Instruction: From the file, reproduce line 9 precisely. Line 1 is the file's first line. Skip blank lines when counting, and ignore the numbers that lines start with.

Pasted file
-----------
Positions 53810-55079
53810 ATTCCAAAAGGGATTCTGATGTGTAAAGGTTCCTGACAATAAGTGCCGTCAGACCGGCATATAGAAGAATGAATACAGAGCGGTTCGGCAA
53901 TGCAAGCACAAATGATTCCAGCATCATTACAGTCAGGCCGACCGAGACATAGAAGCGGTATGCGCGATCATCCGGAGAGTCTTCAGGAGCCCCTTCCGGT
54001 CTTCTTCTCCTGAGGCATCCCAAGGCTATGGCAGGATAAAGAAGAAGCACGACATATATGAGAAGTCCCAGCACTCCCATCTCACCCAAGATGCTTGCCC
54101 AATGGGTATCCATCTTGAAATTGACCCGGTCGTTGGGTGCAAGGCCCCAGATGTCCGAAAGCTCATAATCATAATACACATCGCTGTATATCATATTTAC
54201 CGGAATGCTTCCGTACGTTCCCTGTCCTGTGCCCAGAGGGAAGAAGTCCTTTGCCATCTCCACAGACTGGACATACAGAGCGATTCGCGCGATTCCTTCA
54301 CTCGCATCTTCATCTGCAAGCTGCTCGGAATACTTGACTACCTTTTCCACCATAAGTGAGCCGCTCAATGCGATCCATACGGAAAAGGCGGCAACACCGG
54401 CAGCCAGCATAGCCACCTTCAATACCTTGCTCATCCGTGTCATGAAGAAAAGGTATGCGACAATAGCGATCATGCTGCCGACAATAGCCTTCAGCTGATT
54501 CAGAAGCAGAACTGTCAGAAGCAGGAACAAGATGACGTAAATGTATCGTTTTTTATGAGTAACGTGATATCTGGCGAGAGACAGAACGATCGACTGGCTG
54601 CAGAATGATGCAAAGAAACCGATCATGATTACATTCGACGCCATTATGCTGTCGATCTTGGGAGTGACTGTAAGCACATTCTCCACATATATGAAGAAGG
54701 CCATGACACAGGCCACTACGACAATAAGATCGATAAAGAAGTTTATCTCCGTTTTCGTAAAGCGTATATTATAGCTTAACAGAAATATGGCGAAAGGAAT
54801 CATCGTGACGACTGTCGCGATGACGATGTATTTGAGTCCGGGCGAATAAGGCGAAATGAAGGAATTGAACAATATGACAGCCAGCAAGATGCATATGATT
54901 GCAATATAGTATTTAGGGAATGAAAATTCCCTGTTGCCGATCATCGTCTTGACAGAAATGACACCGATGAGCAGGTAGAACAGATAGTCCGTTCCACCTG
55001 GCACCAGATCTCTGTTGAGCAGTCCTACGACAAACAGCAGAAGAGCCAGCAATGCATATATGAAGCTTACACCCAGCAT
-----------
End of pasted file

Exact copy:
54501 CAGAAGCAGAACTGTCAGAAGCAGGAACAAGATGACGTAAATGTATCGTTTTTTATGAGTAACGTGATATCTGGCGAGAGACAGAACGATCGACTGGCTG